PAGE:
Making the Transition from Oncologist to Principal Deputy Commissioner/Acting CIO of FDA

Dr. Amy P. Abernethy talks about her career moves from academia to industry to the US Food & Drug Administation.

Michael Wong speaks to Dr. Amy P. Abernethy about making the transition from oncologist to the Agency’s Principal Deputy Commissioner/Acting CIO of FDA.

Michael Wong: While some of my friends have moved from academia to industry, like you did as a Professor at Duke University to a C-Suite role at Flatiron Health, why did you join FDA and what were the key steps to make this transition?

Amy Abernethy: While my career has evolved across settings, my core focus has not changed: how do we improve the care of the patient sitting in front of me, especially by learning from all data available to make decisions that are tailored to her unique needs and health situation. As an academic physician at Duke, I was focused on how do we leverage data and technology to simultaneously conduct clinical trials and observational research — improving efficiency and supporting patient-centered treatment. At Flatiron, I focused on motivating the VC and health tech industries to help solve this same challenge. FDA was a logical next step. Public health and policy set the agenda, and laws and regulations set the guardrails. I continue to be motivated by the same problem — improving the care of patients as quickly as possible; the FDA is a great place to work in order to make impact at scale.

The key steps important to my transition can best be summarized by “luck comes to the prepared.” The position of Principal Deputy Commissioner of FDA more or less found me, but I don’t call it simple serendipity. First, I worked to always demonstrate that I could perform and excel in any role — regardless of career setting. Second, I have deliberately blended many different areas of focus with deep-dive subject matter expertise when needed, so that I can be both fox and hedgehog. Third, I have built a large network of contacts and mentors, who provide sage advice and creative leads. Fourth, and probably most importantly, I am consistent in my own personal mission and vision, so when new opportunities arise, I can vet them against my goals.

With all the spare time that you had during your training to become an oncologist,1 I guess you decided to study information technology on the side so that you could eventually become a CIO as well? All kidding aside, how do you manage to stay on top of two sectors that are arguably the most complex and ever-changing fields of study?

Fascinating question. The answer builds on from the career preparatory steps that I just described. As you signal, I am both the Principal Deputy Commissioner at FDA and the Acting CIO. I am essentially managing two vastly different terrains simultaneously. First of all, it only makes sense for me to take on both roles if it advances my personal career mission — the patient in front of me. In this case, modernizing FDA’s data and technology agenda is critical to scaling the agency at a time when we are preparing for an onslaught of novel therapies (e.g., cell and gene therapies) and learning how to use data in new ways (e.g., combining clinical trials and real-world data). Solving these problems are squarely in line with my mission. Second, be a fox and a hedgehog. I drill in when I need to, but otherwise I work to understand the landscape and hire exceptional talent. In order to conserve personal energy, I look for synergies between the two domains and focus my study there in order to give me the credibility to talk to experts in both of the areas; for example, I am considered a cancer data expert — that helps. Overall, my job is to set the vision and motivate incredible partners to join in the solution.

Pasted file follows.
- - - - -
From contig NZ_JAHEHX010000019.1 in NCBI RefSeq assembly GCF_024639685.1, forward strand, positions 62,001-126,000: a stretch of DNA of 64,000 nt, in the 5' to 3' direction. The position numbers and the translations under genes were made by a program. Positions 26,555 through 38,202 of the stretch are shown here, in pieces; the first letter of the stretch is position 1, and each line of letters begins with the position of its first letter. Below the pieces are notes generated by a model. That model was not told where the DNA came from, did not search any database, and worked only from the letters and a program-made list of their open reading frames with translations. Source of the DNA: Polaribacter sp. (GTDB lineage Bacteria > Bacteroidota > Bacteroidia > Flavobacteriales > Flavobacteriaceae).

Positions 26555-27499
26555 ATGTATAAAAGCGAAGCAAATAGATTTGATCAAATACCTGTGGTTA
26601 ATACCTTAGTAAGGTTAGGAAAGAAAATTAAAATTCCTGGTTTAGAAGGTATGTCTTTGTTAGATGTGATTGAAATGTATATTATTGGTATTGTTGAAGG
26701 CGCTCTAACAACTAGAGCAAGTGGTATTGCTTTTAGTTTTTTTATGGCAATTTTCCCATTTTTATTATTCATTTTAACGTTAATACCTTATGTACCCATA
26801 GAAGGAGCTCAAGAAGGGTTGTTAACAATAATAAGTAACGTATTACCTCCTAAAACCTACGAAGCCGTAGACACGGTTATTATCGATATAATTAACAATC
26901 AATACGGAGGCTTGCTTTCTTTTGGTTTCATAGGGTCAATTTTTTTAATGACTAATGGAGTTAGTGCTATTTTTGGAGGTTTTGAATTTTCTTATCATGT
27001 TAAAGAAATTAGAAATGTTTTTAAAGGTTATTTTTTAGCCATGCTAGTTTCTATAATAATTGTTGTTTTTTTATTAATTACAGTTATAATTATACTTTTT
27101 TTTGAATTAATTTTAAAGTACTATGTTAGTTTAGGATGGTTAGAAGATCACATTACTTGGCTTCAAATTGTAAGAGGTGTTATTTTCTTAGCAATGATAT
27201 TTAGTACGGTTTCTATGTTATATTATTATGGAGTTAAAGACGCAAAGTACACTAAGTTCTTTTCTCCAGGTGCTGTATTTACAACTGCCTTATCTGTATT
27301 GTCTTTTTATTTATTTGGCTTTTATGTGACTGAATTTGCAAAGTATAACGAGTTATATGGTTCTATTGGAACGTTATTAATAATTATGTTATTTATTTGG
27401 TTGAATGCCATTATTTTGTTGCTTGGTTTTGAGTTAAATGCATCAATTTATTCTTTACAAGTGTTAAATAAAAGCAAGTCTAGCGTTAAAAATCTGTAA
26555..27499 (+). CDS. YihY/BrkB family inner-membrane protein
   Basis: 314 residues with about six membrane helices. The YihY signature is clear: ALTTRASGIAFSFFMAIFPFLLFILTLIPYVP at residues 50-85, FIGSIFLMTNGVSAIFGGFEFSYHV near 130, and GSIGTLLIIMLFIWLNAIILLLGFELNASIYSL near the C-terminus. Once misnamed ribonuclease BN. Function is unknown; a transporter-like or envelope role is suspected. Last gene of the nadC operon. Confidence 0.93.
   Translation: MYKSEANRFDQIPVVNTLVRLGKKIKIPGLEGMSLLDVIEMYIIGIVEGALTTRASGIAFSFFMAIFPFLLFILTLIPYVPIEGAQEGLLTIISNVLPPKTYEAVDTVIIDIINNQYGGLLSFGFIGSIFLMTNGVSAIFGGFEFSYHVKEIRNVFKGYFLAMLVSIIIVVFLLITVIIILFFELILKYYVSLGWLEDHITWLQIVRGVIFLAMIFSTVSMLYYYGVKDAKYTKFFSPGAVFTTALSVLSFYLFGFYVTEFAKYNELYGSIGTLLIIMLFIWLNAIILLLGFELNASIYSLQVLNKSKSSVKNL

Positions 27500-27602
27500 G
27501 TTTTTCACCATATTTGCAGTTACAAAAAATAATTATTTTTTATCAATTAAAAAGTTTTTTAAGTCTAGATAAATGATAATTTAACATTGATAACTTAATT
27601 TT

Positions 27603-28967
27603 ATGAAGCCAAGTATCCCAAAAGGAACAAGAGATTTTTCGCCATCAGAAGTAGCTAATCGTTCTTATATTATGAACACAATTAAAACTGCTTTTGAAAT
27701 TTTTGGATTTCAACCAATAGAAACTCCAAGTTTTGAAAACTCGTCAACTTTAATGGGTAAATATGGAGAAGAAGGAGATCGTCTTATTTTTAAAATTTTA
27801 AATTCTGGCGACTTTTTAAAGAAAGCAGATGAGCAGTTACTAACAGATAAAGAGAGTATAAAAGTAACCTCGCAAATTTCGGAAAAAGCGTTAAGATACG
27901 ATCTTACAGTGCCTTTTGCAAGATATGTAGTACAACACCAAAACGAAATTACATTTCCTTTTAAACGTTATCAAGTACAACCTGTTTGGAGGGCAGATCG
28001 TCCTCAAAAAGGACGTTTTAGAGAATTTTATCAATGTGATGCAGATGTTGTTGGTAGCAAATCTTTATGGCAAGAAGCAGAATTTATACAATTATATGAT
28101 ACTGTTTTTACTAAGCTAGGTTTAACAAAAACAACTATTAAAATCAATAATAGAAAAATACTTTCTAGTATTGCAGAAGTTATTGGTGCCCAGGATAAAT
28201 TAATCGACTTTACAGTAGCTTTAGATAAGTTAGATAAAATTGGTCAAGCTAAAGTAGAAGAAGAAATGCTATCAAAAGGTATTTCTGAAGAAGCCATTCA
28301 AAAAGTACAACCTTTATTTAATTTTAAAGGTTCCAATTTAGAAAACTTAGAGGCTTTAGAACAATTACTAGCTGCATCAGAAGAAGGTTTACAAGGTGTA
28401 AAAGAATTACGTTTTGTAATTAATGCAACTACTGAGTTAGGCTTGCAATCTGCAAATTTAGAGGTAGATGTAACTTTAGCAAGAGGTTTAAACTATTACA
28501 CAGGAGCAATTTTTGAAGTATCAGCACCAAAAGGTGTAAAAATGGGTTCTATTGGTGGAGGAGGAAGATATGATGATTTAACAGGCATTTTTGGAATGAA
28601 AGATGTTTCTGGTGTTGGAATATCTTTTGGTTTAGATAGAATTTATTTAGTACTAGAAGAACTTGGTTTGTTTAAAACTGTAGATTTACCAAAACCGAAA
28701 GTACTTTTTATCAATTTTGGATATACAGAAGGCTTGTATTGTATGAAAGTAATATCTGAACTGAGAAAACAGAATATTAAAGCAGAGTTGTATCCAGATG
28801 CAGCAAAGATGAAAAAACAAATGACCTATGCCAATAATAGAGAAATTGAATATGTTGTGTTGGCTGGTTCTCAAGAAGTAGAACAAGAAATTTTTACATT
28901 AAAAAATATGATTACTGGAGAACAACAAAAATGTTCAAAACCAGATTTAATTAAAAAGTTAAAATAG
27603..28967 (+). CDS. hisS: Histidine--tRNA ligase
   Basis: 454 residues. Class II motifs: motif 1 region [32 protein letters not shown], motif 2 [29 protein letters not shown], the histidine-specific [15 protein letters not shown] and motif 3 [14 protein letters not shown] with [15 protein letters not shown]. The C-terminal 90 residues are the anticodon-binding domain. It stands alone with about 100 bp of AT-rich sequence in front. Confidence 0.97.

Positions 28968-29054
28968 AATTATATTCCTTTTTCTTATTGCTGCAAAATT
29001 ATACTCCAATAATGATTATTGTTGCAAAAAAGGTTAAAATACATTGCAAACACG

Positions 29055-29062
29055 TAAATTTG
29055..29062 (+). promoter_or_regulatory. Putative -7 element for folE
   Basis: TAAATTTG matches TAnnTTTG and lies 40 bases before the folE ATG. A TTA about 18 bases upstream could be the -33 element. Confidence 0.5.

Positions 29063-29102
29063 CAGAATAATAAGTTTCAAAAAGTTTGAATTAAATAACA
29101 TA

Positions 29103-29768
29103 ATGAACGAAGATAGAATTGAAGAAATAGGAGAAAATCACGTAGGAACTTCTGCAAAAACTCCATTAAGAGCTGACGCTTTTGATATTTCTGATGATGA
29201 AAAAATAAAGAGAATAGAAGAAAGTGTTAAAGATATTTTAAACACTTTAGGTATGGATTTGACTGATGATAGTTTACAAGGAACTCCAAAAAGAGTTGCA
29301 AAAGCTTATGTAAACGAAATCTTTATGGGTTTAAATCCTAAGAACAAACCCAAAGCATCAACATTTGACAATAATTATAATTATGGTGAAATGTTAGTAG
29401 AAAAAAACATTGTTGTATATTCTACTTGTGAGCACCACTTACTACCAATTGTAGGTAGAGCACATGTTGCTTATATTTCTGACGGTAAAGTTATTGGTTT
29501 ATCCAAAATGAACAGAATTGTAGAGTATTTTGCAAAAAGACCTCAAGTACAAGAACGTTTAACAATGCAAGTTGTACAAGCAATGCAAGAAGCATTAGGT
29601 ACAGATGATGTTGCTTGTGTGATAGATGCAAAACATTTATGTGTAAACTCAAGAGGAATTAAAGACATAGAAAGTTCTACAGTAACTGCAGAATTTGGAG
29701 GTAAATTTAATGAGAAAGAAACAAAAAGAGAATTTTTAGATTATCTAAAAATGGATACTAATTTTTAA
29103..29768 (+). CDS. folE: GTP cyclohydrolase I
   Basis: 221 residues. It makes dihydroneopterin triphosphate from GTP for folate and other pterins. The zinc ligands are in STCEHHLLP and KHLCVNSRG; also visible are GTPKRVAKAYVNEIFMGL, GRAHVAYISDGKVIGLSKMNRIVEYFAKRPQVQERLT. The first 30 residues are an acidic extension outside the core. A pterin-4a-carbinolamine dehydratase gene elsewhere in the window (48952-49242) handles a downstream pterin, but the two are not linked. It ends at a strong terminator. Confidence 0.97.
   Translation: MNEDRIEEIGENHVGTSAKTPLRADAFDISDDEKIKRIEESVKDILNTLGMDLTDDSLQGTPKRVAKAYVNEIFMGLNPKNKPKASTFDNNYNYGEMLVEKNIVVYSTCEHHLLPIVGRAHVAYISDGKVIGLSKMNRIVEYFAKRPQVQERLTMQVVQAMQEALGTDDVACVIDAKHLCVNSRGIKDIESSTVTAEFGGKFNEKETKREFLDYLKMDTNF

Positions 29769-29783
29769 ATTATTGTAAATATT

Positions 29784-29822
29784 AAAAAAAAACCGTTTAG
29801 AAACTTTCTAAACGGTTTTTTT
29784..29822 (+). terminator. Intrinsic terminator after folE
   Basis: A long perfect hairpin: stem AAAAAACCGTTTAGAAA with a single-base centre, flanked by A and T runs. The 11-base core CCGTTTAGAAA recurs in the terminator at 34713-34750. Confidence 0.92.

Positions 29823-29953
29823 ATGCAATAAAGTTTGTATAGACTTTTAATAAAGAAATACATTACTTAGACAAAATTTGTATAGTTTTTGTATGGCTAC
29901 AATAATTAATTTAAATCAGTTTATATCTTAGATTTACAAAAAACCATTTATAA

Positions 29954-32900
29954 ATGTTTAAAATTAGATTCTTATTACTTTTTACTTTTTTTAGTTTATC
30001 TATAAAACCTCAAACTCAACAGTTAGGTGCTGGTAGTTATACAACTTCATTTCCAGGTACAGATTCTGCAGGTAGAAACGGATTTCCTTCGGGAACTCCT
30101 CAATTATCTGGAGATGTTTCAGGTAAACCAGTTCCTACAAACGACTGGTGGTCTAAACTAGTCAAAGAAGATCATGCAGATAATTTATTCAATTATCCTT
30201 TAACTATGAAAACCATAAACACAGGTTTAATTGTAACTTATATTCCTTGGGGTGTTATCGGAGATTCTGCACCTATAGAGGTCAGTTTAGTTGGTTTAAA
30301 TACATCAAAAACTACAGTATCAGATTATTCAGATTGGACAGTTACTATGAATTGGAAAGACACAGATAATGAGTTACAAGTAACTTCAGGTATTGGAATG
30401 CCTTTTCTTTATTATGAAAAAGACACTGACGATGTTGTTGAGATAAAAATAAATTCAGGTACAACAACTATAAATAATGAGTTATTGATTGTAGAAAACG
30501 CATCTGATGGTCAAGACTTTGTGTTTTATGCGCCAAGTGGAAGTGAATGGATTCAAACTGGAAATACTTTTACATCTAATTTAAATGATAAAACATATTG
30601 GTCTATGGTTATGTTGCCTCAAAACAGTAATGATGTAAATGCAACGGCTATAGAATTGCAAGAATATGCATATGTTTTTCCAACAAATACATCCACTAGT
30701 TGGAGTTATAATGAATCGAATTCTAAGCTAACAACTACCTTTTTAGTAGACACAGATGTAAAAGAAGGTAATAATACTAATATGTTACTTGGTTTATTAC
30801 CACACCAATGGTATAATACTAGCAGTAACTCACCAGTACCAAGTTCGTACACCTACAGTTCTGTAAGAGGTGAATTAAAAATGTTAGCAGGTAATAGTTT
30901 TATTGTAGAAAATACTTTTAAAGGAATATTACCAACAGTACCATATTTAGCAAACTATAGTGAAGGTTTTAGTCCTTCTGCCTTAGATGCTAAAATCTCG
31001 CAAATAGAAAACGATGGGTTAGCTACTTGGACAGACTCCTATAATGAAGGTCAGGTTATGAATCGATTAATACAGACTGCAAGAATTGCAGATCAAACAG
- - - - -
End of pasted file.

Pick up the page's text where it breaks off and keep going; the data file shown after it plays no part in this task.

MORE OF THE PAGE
With accelerating new technologies being deployed across the healthcare ecosystem, what is the secret sauce for leaders to strategically deploy them across their organizations?

The answer is primarily in your use of the word strategic. First, there are many technology solutions looking for problems. We start first with problems that need solving and then asking what technologies can help solve that problem? Second, the cloud makes the adoption of technology so much faster and cheaper. Using the cloud, we employ the philosophy of “fail fast and fail cheap” to validate if we have the right technology solution. Finally, it’s all about culture and having the right people. You need people who can think different and innovatively. You cannot use old thinking to make new technology work optimally. New stuff requires new perspectives and thinking and having people who can adapt and think in a modern way is absolutely essential. I see too many tech leaders use modern new technology but apply and scale it the same way they knew how to do a decade or more ago. That just does not work.

About Dr. Amy P. Abernethy, M.D., Ph.D.

As the Principal Deputy Commissioner of Food and Drugs, Dr. Amy P. Abernethy helps oversee the agency’s day-to-day functioning and directs special and high-priority initiatives that cut across offices overseeing FDA’s regulation of drugs, medical devices, tobacco, and food. As acting Chief Information Officer, she oversees FDA’s data and technical vision and its execution.

Michael Wong is an Emeritus Board Member of the Harvard Business School Healthcare Alumni Association.

Note

1. Japsen, Bruce, ”Why It's Okay For Medical Residents To Work 28 Hours Straight,” Forbes, November 15, 2016